This paper investigates the influence of learner personality and learning styles on the selection of different styles of learning materials. We considered the big five personality traits (focusing in particular on Extroversion and Openness to Experience) and Felder and Soloman's Index of Learning Styles instrument (ILS). We found no real impact of learning styles, except for a small effect for the visual/verbal style. We also did not find an impact of personality on the selection of different styles of learning materials.
Systems for Community Question Answering (CQA) are well-known on the open web (e.g. Stack Overflow or Quora). They have been recently adopted also for use in educational domain (mostly in MOOCs) to mediate communication between students and teachers. As students are only novices in topics they learn about, they may need various scaffoldings to achieve effective question answering. In this work, we focus specifically on automatic recommendation of tags classifying students' questions. We propose a novel method that can automatically analyze a text of a question and suggest appropriate tags to an asker. The method takes specifics of educational domain into consideration by a two-step recommendation process in which tags reflecting course structure are recommended at first and consequently supplemented with additional related tags.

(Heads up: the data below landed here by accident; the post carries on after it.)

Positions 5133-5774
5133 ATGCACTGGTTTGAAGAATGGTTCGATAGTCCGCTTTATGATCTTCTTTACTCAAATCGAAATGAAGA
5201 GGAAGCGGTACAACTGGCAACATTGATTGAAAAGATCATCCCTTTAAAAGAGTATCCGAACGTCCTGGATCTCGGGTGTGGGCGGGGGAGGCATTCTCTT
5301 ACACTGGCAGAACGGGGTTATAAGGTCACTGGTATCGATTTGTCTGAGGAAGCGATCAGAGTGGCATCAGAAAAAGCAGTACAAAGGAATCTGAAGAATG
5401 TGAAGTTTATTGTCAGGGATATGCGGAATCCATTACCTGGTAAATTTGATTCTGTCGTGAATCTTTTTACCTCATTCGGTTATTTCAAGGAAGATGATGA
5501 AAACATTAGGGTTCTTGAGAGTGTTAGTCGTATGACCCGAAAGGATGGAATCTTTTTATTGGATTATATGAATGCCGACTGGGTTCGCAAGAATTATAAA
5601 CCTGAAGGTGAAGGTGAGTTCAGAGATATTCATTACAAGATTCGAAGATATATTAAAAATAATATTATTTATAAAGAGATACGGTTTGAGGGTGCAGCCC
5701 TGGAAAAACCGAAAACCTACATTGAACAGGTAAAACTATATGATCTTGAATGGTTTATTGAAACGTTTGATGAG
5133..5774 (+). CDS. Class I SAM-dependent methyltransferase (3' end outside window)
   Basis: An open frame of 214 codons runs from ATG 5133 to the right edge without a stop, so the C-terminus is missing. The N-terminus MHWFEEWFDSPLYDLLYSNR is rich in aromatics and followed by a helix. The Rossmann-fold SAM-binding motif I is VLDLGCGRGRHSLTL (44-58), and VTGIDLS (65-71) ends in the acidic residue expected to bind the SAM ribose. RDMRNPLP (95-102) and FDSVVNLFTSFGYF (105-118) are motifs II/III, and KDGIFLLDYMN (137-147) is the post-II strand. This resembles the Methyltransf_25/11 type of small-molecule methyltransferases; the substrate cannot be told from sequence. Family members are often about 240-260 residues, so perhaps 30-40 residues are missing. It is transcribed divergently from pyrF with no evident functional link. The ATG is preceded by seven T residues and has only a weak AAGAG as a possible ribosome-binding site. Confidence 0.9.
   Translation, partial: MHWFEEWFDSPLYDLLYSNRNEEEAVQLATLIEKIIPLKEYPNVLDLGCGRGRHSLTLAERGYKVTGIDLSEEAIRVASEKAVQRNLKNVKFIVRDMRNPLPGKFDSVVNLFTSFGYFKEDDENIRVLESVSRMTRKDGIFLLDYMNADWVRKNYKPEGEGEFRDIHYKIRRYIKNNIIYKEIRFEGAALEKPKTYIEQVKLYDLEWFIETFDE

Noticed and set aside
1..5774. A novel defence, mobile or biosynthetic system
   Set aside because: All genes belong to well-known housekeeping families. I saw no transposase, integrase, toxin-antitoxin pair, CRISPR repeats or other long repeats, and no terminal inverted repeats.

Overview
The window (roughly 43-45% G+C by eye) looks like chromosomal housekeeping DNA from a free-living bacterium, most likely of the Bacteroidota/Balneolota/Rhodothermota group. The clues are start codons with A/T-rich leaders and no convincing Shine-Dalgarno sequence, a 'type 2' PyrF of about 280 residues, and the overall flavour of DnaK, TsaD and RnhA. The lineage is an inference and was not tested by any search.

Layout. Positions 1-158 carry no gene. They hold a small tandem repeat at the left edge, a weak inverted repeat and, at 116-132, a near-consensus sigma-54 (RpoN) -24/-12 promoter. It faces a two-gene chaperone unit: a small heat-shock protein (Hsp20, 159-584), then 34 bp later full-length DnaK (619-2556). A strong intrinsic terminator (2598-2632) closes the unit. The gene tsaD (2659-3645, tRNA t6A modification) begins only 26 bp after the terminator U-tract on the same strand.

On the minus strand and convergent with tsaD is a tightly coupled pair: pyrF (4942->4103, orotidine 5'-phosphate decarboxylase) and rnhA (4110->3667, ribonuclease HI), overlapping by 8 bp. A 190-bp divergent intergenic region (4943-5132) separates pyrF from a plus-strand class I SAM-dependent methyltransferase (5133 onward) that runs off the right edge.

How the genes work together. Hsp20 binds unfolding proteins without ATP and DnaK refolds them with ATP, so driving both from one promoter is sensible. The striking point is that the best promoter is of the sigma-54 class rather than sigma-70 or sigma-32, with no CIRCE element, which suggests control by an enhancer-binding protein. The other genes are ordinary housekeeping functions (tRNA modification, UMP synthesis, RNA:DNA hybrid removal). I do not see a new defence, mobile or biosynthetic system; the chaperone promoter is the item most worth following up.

Evaluation of the method on data from CS50 MOOC at Stack Exchange platform showed that the proposed method achieved higher performance in comparison with a baseline method (tag recommendation without taking educational specifics into account).
Recent research has provided solid evidence that emotions strongly affect motivation and engagement, and hence play an important role in learning. In BIG-AFF project, we build on the hypothesis that ``it is possible to provide learners with a personalised support that enriches their learning process and experience by using low intrusive (and low cost) devices to capture affective multimodal data that include cognitive, behavioural and physiological information''. In order to deal with the affect management complete cycle, thus covering affect detection, modelling and feedback, there is lack of standards and consolidated methodologies. Being our goal to develop realistic affect-aware learning environments, we are exploring different approaches on how these can be supported by either by traditional non-intrusive interaction sources or low intrusive and inexpensive sensing devices. In this work we describe the main issues involved in two user studies carried out with high school learners, highlight some open problems that arose when designing the corresponding experimental settings. In particular, the studies involved varied nature of information sources and each focused on one of the approaches. Our experience reflects the need to develop an extensive knowledge about the organization of this type of experiences that consider user-centric development and evaluation methodologies.